Three young guys were sitting at the bar. They were all drinking tequila. One of them asked me about running.  Pancho stepped over to help out with the translation. My Spanish is still so bad that I only get about half the words.

Pancho smiled, ‘They’ve seen you running out on the canal.’ He nodded towards the east. ‘They live out there’.

‘Where? Los Flamingos?’  You’d have to see the tiny puebla to understand just how totally inappropriately named it was.

‘Yeah.’ He smiled again, ‘They’ve seen you out there in the heat of the day, running without a shirt’.

‘I only have the afternoon to run in and it’s a lot cooler that way.’

Pancho handed me a Corona. The guy said something else and then Pancho said, ‘But you wear something on your head.’

‘A bandana to keep the sweat out of my eyes.’

Pancho laughed, ‘They think you’re crazy.’

Some people have literally stopped their vehicles and gawked like I was some bizarre species of alien that crash landed in one of their fields.

I don’t take it personally. There isn’t a whole lot of people or traffic out in the valley east of town so an old gringo out there running in shorts, sandals, and a rag tied around his head would be a most curious sight, especially to farmers and ranchers.

‘Why? Because I’m a sweaty old man out there running the canal without a shirt? Or is it because I wear a bandana?’

‘No. Because you’re wearing sandals’.

‘Yeah’, I agreed. ‘That is crazy’.

Pancho’s diminutive waiter arrived with 4 small plates of food. I looked at the kid out of the corner of my eye as he laid out the plates. He didn’t look old enough to shave and he was just so short; it almost made me wince to look at him. I thought, ‘Nobody should have to go through life that short’.

There was some pepeno and jicama; garnished with thin slices of fresh chilies and covered with a generous squeeze of lime juice and a dash of salt. And a dish of something called Requeson which was ricotta cheese with tomato, onion and jalepeno. My favorite was the pickled pig’s feet. My mother introduced me to pickled pigs feet when I was just a little kid and the flavor and texture transports me back in time like no other food. I found it pretty remarkable that Pancho’s pickled pig’s feet tasted exactly like the one’s I ate as a child; the recipes were exactly the same although separated by 50 years and 5000 miles. I was not however overly fond of the botana called cueritos. I like pig skin but not after it’s soaked up a bunch of lime juice and vinegar. I guess it’s a texture thing; for me it’s like eating a sour sponge.

One of the young guys insisted on buying me a tequila which I accepted with the usual trepidation thinking, ‘Oh shit, here we go again.’ I like tequila and tequila likes me and some of these Mexican guys are sometimes too friendly and too generous for their own good. But I got the sense that it would have been extremely impolite to have said no.

Thankfully they were more or less on their way out when I got there so I could plan on sticking with beer after they left.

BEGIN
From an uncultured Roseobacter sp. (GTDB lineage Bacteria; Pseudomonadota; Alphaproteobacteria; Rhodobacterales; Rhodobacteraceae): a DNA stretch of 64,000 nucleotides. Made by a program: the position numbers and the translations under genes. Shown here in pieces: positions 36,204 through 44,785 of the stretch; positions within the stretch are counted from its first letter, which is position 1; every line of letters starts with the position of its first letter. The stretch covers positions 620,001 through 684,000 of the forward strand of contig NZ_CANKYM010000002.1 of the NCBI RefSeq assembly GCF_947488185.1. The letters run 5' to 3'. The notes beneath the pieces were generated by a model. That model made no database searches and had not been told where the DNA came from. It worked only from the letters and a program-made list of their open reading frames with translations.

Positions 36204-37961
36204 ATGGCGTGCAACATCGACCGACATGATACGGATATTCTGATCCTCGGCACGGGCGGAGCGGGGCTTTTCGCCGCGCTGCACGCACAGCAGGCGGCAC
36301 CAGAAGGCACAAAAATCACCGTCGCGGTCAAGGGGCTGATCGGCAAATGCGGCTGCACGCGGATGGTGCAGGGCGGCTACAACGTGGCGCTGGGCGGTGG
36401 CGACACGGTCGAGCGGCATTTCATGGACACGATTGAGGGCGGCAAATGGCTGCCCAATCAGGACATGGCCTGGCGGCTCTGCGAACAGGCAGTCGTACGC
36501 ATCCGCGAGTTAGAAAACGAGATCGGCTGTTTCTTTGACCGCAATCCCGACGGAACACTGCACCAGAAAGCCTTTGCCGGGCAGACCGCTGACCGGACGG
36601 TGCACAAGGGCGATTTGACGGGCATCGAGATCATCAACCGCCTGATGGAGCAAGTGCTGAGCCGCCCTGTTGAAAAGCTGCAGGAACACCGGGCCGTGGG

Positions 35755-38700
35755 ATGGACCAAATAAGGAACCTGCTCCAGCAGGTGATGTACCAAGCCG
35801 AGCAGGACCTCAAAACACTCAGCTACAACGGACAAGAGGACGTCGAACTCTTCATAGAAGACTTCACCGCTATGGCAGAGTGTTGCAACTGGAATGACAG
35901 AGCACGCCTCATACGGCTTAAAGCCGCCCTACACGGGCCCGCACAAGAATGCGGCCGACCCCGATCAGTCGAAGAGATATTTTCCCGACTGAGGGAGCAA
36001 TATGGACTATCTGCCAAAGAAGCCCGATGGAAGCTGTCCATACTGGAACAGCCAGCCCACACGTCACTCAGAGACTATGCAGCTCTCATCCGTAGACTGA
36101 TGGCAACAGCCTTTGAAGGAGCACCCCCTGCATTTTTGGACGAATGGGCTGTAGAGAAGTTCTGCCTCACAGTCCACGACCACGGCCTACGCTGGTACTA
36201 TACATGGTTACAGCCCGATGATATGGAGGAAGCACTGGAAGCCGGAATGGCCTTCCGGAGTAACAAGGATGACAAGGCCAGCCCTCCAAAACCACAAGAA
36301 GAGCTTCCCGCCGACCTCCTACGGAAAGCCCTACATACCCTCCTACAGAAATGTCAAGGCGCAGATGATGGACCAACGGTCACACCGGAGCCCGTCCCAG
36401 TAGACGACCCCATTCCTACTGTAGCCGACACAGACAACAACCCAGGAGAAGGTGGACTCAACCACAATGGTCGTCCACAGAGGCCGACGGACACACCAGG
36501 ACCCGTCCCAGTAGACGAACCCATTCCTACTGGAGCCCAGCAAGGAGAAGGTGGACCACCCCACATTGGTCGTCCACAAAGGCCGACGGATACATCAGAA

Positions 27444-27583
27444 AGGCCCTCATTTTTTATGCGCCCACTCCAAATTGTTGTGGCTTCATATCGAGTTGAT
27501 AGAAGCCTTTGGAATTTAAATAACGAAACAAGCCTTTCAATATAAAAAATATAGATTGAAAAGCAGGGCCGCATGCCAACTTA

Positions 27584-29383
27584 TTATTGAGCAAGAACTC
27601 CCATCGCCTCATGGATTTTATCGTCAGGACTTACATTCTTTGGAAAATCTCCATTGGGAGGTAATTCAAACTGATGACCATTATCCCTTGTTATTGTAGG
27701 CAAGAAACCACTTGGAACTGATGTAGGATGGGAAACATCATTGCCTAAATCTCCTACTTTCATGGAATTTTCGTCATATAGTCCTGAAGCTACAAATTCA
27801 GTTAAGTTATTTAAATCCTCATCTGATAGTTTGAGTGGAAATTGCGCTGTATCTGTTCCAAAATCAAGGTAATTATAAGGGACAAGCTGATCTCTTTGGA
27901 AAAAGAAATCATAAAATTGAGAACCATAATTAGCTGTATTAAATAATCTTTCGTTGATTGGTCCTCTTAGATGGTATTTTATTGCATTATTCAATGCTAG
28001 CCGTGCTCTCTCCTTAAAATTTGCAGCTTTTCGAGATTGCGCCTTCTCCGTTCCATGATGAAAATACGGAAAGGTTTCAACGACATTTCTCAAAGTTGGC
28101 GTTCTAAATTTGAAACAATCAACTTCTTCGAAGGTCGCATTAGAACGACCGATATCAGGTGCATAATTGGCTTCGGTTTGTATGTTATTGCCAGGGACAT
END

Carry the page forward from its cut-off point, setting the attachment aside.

Pancho arched his right eyebrow, leaned across the bar and said, ‘Those guys are associated with bad guys’. Meaning they weren’t bad guys themselves but that they knew the bad guys. And bad guys is the polite euphemism for the cartels.

Pancho went on, ’And there is a very strong rumor that something bad is going to happen this weekend.’ He shrugged, ‘Or maybe Monday.’

In the last 2 days the Federales had been working over time stopping people, checking IDs, asking questions, upping their patrols. The 3 young guys that just left had also alluded to the rumor that something was up.

Pancho went and barred the door after they left. He said, ‘People will telephone if they want to come in tonight’. I texted Layla and told her to rap on the door when she arrived because the cantina would look closed.

Pancho suggested that I might want to make it an early night and maybe not run the canal for a day or two. I was thinking, ‘that’s kind of creeping me out’. Not run the canal? Pancho said that the bad guys used the roads through the valley. Of course I had to ask why and the answer was because the roads are back roads; meaning unpatrolled.

I thought about it for a minute and told him no; I was running tomorrow. I said the bad guys were everywhere. Pancho shrugged and arched his right eyebrow. I told him the bad guys knew who I was and if they wanted to kidnap me – or whatever – they didn’t have to wait until I was out on the canal for one of my runs. They could snatch me right off the street like they did Guadalupe’s 19 year old son a couple of months back. The bad guys were dressed like cops and they snagged the kid on a Saturday afternoon while he shooting hoops with his friends. Guadalupe is one of my two English students so I got to hear that story from her first hand Monday morning. Everything turned out alright and for me to say any more on that particular subject would not just be indiscreet but possibly down right foolish.

And I ran this Sunday morning, a little earlier than usual probably due to the fact that I was slightly hungover from last night drinking with Layla and her friend who finally showed up at Pancho’s. I witnessed nothing out of the usual apart from the 2 big Federale trucks that exited the canal road just as I was entering. I usually ignore them which is sometimes difficult to do as they are pretty scary looking all dressed in black fatigues, wearing full body armor with helmets and face masks carrying automatic weapons in addition to the mounted heavy machine gun in the back of each truck.

It was a good run. I’ve always found something majorly liberating in sport like running where it’s just you in sandals and shorts out doing some serious miles. Life simply doesn’t get any better than that.